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Elephant is a collection of short stories by American writer Raymond Carver published in Great Britain, 1988. The stories in the collection were first published in the United States in Where I'm Calling From: New & Selected Stories (1988).
The collection contains the following stories:
The narrator and Jill find each other after failed marriages. Soon after they set up a household, their comfortable life is disrupted by the arrival of the narrator's seventy-year-old mother. She is constantly on the move, going from one place to another, hoping to find a good life, but is always disappointed by what she encounters. When she moves to her son's community, she dislikes everything about it. No sooner does she move into her quarters then she packs her possessions into boxes (the story's title) in preparation to return to California. A half year passes before she finally departs. During this time, Jill's easy going response to the mother's disruptive presence keeps the narrator and Jill's relationship on even keel. When the mother finally heads back to California in her packed car, both she and her son realize that they are not likely to see each other again.
Whoever Was Using This Bed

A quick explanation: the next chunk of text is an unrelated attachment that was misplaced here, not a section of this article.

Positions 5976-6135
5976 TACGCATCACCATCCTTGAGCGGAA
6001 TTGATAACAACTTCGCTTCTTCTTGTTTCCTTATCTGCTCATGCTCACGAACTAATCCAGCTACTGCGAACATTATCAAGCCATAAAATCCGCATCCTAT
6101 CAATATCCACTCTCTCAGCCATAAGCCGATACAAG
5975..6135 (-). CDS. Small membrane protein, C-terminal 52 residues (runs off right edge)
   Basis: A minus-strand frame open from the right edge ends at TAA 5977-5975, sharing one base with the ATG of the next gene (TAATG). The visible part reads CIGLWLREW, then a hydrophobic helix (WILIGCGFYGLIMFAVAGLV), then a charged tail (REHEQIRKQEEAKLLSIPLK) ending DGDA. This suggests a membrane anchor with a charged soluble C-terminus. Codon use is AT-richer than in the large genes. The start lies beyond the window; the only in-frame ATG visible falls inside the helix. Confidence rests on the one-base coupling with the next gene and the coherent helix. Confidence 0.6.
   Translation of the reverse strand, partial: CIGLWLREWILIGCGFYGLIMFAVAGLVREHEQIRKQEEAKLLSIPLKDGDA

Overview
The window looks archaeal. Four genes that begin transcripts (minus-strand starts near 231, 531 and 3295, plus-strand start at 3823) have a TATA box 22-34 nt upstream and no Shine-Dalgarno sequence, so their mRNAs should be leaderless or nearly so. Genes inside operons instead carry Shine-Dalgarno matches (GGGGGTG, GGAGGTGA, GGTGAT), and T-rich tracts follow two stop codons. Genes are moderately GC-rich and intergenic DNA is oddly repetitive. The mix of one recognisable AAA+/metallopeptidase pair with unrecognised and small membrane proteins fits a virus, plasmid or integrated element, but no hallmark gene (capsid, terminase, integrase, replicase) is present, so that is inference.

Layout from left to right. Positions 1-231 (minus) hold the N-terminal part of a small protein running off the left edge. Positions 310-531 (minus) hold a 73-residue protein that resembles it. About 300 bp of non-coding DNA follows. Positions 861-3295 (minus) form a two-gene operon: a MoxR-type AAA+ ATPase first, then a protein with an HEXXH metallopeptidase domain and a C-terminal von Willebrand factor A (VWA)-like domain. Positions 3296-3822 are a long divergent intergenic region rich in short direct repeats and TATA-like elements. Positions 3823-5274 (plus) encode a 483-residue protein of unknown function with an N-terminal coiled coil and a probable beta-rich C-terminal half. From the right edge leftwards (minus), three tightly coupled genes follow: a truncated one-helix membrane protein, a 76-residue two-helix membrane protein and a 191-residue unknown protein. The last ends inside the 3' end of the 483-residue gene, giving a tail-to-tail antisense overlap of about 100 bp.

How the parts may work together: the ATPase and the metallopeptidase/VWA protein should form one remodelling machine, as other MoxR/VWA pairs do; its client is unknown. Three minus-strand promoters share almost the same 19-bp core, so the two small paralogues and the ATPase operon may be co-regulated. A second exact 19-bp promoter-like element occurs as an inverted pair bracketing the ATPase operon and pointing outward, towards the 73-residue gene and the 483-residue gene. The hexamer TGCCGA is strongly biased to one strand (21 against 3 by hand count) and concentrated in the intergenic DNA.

A 3:00 am phone call wakes the narrator and his wife, Iris, from a deep sleep. When the narrator answers the phone, a woman's voice asks to speak to "Bud." The narrator tells the woman she has a wrong number and hangs up. But she persistently calls back, forcing him to take the phone off the hook. Once back in bed, Iris starts chain smoking and engages the narrator in conversation. The narrator desperately wants to go back to sleep, but he gets caught up in Iris's ruminations. He begins chain smoking as well. Iris talks about the dream the phone call interrupted. She doesn't remember the details, but she recalls that the dream did not include the narrator, which upsets him. As the night moves on, the narrator is very much aware of the passage of time, and hopes to be able to catch some sleep before daybreak, when he needs to get up to go to work. But he is engaged in the chat with his wife. Ultimately, the conversation focuses on whether one partner will "pull the plug" on the other if either were mortally incapacitated. Iris wants the narrator to pull the plug, but after some thought, the narrator asks Iris to let the doctors do what they can do. Don't pull the plug. At daybreak, the narrator gets up and goes to work. Throughout the day he reflects on his conversation with Iris and on his fatigue. That night, the phone rings and the familiar woman's voice asks for "Bud." While the narrator is holding the phone, Iris pulls the plug—and disconnects the phone.